How ‘found’ property is taxed

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Consider this a public service announcement for all treasure hunters: Uncle Sam wants a piece of your loot.

Someone who makes a valuable discovery — whether gold coins, meteorites or even cash — generally owes tax on that haul, which is known as “found” property.

The tax is twofold: a levy upon acquisition and, if eventually sold, on the profit.

Its taxability is due to a basic premise of tax law: Income is taxable unless the Internal Revenue Code excludes it from taxation or allows for a tax deferral, said Troy Lewis, an associate professor of accounting and tax at Brigham Young University.

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“Is there a treasure-hunter exclusion?” Lewis said. “No, there’s nothing like that.

“As a result, it’s ‘miscellaneous income.'”

The haul would therefore be taxed at ordinary-income tax rates. These tax rates (which also apply to income like job wages) are up to 37%.

How cash in an old piano established taxation

The taxation of found property has its roots in a court case from the 1960s, according to TurboTax.

A married couple — Ermenegildo and Mary Cesarini — bought a used piano in 1957. Seven years later, when cleaning the instrument, they found $4,467 of old currency inside. The couple, who exchanged the currency for new notes at a bank, paid $836 of income tax on the find but later requested a tax refund, claiming it wasn’t taxable income. A federal judge rejected the premise, siding with the IRS in federal court.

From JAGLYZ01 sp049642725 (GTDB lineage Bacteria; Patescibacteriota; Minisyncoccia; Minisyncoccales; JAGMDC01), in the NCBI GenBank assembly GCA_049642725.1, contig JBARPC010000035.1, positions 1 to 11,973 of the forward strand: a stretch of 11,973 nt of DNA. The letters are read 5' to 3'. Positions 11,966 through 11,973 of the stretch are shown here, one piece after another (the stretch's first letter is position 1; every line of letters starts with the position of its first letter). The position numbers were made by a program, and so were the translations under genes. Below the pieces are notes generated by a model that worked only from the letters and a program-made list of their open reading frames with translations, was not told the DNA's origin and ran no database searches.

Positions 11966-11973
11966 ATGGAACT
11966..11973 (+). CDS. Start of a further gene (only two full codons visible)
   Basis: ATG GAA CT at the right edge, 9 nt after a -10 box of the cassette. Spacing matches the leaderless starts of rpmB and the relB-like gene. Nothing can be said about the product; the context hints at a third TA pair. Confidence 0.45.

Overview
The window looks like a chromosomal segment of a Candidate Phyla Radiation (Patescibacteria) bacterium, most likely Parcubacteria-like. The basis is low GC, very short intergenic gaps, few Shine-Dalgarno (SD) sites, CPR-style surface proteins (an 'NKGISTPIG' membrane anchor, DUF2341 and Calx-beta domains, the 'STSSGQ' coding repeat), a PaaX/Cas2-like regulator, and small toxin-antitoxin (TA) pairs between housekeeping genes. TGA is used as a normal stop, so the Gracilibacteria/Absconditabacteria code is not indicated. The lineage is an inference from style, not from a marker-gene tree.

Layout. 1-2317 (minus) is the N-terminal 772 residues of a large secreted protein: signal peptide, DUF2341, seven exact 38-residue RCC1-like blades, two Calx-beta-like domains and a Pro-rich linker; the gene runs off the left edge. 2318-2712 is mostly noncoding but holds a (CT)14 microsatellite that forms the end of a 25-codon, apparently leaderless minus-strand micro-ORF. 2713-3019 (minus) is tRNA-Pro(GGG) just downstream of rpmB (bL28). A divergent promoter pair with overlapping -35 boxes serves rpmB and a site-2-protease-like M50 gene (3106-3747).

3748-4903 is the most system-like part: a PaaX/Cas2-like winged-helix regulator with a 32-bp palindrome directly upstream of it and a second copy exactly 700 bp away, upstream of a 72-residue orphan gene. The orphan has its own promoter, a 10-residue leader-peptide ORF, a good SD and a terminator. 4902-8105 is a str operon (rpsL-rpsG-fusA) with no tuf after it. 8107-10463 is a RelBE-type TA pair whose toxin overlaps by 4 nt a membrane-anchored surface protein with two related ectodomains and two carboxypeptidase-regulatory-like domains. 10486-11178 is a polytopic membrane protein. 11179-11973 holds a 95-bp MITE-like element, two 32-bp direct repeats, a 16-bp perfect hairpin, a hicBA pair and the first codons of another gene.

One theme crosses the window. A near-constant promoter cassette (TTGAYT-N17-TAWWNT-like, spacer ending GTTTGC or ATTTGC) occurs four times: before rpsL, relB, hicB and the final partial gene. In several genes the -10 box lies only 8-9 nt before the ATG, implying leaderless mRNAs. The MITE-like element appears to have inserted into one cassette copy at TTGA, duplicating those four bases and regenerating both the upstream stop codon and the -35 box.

Valuable discoveries happen more often than you might think.

For example, in June, a man found more than 700 Civil War-era gold coins in a Kentucky cornfield, a treasure that may reportedly be worth more than $1 million. In April, after a meteorite landed near the U.S.-Canada border, a museum in Maine offered $25,000 to anyone who found a piece of the rock weighing at least 1 kilogram. In 2020, a Michigan man found $43,000 stuffed in a donated couch.

The same tax concept also applies to sports memorabilia — say, catching Derek Jeter’s 3,000-hit ball or Tom Brady’s 600th touchdown pass — or winning a car on a game show.

Legal ownership starts the clock

There are some caveats. For one, there may be questions of legal ownership: Does the discovery truly belong to you?

“When you have a legal right to the property you find, that becomes Tax Day,” said Lewis, who also owns an accounting firm in Draper, Utah.

This could become a challenge for taxpayers who don’t have the money on hand to pay perhaps hundreds or thousands of dollars in income tax, Lewis said.

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